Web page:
Printed Embroidery

art, corvallis, embroidery, Prints

A few days ago I made a post about my collection of vintage printing blocks, with a teaser about a new project I used them for.

typecut embroidery.06It’s probably pretty self-explanatory–I used them as embroidery patterns. By taking them through my Challenge proof press with carbon paper, I printed them on unbleached linen, then embroidered the images.

typecut embroidery.04

Printmaking and embroidery are two mediums I don’t often get to combine. Somehow using antique printing blocks as a base for a similarly antiquated medium like embroidery seems kind of right.

typecut embroidery.02These are each in either 3″ or 5″ hoops.

typecut embroidery.03And right now, they’re all available for sale at the Corvallis Art Center’s Art Shop!

typecut embroidery.07Bonus Oregonian tree embroidery:
typecut embroidery.05

Type Cuts

art, corvallis, embroidery, Prints

On the shelf above my workbench there’s a box.

DSC_0602That box contains my collection of type cuts–also known as printing blocks, or letterpress cuts. They’re images etched into wood or lead, meant to be printed alongside letterpress type.

Christy Turner type cut collection

It’s an eclectic mix of images that I’ve hand picked for one reason or another. These are a few of my favorites:

Turner typecut collection.01

Turner typecut collection.02

This one is a simplified line etching of a traditional platen press–the kind of printing press used for traditional letterpress printing.

Turner typecut collection.03

As a Pacific Northwest native, I do love trees.

Turner typecut collection.04

And crabs.

Turner typecut collection.06

By far my strangest cut is this one–it’s about 3″ across, and was presumably used for creating dental records. Can you even imagine something as mundane as dental records being hand printed?

Turner typecut collection.06

But this one is my favorite. Surrounded by intricate images of elk and horses and trees and other oddities, this pointing hand is the jewel of my collection. It looks like metal but it’s not–this is my only wood etched type cut, carved from a single piece of wood rather than from lead (or lead mounted on a wood base).

The hand itself is probably recognizable–this design, called a manicule, has become popular in modern graphic design. They were originally used to draw attention to important text in documents and books dating back to the 12th century, a common form of marginalia on some of the earliest letterpress printed materials.

Given its history and delicate line quality, it’s hard not to love. I mean look at the individual carved lines–so much information in such sparse, elegant detail. This is what you think of when you think traditional woodcut design.

I recently used a few of my favorite cuts for a somewhat eclectic project, which I’ll explain in a later post. For now, here’s a teaser:
typecut embroidery.06

Happy Friday!

Pacific Northwest Alphabet Book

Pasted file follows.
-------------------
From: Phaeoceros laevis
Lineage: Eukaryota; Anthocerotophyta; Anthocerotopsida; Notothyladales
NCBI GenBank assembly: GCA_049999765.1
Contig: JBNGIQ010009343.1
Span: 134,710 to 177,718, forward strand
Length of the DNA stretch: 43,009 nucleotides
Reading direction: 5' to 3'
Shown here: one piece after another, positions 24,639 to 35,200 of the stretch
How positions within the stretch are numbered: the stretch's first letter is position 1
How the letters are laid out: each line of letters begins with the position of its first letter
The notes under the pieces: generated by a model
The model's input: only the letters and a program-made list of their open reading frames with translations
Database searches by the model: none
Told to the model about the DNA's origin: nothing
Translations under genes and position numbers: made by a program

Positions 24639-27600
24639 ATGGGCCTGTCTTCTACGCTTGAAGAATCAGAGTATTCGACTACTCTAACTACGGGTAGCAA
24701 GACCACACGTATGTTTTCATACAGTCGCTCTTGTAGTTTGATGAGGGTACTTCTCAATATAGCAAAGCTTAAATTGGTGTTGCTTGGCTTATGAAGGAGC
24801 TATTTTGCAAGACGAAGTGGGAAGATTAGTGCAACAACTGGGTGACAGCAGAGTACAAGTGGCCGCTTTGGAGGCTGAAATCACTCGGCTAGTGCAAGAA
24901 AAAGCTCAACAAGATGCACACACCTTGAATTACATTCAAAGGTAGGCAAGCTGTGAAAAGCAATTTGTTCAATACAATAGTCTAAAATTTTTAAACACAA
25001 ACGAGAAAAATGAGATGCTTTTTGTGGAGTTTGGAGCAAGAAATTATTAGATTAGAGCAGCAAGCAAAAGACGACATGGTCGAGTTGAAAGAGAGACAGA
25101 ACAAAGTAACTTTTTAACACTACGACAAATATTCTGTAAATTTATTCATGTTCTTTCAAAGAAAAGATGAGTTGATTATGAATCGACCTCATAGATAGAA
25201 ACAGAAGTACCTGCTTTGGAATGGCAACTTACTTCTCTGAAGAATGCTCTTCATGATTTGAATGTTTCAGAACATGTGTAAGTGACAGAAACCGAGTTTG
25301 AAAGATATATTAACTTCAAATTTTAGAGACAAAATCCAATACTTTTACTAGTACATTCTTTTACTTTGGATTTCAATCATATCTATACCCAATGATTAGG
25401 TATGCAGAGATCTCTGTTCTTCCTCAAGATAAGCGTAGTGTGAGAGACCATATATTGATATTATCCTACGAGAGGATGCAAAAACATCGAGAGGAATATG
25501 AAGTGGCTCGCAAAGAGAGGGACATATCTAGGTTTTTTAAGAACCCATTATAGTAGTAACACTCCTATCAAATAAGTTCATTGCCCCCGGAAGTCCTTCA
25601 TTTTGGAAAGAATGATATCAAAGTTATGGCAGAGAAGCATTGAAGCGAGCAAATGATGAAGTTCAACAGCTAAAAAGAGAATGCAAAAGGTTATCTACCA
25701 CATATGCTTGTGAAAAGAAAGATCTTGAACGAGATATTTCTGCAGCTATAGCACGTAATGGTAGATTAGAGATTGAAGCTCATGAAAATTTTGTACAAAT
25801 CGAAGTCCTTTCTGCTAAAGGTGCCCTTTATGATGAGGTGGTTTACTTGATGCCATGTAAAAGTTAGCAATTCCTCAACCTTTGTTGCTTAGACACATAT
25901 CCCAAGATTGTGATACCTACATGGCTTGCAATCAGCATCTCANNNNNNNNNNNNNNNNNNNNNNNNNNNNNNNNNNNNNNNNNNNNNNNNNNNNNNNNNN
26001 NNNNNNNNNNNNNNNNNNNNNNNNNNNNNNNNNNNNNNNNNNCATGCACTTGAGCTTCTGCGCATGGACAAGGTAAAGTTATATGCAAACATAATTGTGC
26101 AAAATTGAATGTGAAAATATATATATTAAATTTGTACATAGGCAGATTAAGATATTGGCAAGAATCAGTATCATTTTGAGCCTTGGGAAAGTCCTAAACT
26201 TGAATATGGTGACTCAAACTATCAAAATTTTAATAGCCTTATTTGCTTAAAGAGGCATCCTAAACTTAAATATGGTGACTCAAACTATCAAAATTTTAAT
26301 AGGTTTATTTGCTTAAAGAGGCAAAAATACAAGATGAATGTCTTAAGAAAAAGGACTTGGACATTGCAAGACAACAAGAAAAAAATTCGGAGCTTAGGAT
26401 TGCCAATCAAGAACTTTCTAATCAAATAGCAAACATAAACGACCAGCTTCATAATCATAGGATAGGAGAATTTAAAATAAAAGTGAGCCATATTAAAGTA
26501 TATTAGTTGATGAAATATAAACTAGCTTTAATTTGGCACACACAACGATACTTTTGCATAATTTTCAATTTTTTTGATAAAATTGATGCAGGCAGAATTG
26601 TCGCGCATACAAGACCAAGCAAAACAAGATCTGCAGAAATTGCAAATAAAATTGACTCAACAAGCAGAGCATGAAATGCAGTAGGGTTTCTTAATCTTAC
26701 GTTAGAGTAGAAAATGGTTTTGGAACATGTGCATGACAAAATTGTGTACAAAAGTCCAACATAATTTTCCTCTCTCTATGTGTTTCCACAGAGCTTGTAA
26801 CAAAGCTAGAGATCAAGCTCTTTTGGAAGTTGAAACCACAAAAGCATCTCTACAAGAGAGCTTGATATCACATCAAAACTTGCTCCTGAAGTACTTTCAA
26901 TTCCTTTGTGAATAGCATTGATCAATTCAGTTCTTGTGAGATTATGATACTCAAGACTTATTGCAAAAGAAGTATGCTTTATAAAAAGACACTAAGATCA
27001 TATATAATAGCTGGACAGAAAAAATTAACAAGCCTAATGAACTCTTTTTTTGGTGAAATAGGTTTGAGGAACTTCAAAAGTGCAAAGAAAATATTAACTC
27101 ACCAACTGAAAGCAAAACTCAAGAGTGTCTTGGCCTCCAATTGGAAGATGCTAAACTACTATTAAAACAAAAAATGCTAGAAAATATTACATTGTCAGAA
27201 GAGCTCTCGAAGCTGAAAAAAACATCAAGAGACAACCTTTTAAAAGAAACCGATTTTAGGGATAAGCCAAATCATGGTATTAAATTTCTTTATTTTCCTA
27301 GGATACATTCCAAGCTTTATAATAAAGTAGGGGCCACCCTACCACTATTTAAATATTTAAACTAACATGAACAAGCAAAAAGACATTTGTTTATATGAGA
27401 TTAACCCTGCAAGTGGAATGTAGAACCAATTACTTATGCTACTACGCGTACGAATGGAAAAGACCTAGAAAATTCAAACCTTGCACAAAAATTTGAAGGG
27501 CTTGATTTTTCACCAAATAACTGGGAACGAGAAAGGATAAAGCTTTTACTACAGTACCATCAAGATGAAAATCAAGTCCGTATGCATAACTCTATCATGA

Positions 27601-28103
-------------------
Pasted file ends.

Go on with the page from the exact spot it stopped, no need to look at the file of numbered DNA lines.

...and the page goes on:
art, bookbinding, bookmaking, exhibition, Prints, work in progress

A while back I was invited to donate a piece of art for a fundraiser in March. Because the submission deadline is actually in February, I’ve been working hard to finish a new book before the due date–an alphabet book of Pacific Northwest animals.

Thanks to the internet I was able to find an animal for every letter, which proved more difficult than I’d initially thought. Then I sketched each one, carved them onto woodblocks, and printed them onto sekishu paper, a process that took about two weeks altogether.

Photo Jan 28, 6 15 08 PM

My chaotic but excellent workspace.Photo Jan 26, 2 09 16 PM

The Challenge proof press. It was actually nice outside when I started printing this weekend, so I got to open up my garage door and get some sunshine.Photo Jan 26, 2 09 22 PM Look at all them prints.Photo Jan 28, 6 37 04 PM A is for anemone! And weirdly enough so is Z in this series, because the only Z animal I could find was another type of anemone.Photo Jan 28, 7 25 07 PMEven though the most time consuming part of the process is finished, I still have to trim these prints, mount them to the pages of the book, make the covers and sew the book itself. So here’s hoping I can get all that done before my deadline.

 

Collaborative Printing Press Show

art, exhibition, Prints

The Eerie Minxters printing press printmaking show is currently up in the Concourse Gallery at the Oregon State University Memorial Union! Here’s a picture of the whole image with all our individual blocks combined:

And here’s a picture of my print and block individually! If you get a chance to go to the OSU campus, you should stop and check out the show.Photo Jul 29, 4 18 26 PM

Eerie Minxters Collaboration

art, exhibition, Prints, work in progress

You guys may remember that some of my friends and I are working on a collaborative print–the blog for the project can be found here. Once all our prints are finished they’ll be exhibited on the Oregon State University campus in the MU Concourse Gallery.

Here are two of the newest blocks printed up and ready to go–mine can be seen on the bottom of the image (it’s the one with the quote). Once finished, all our separate blocks will be hung together to create one larger image of a printing press.

 

The show will include outside work by each artist, as well as the carved blocks from the project. I’m honestly not sure when it will be on exhibit but I’ll post an update when it’s decided.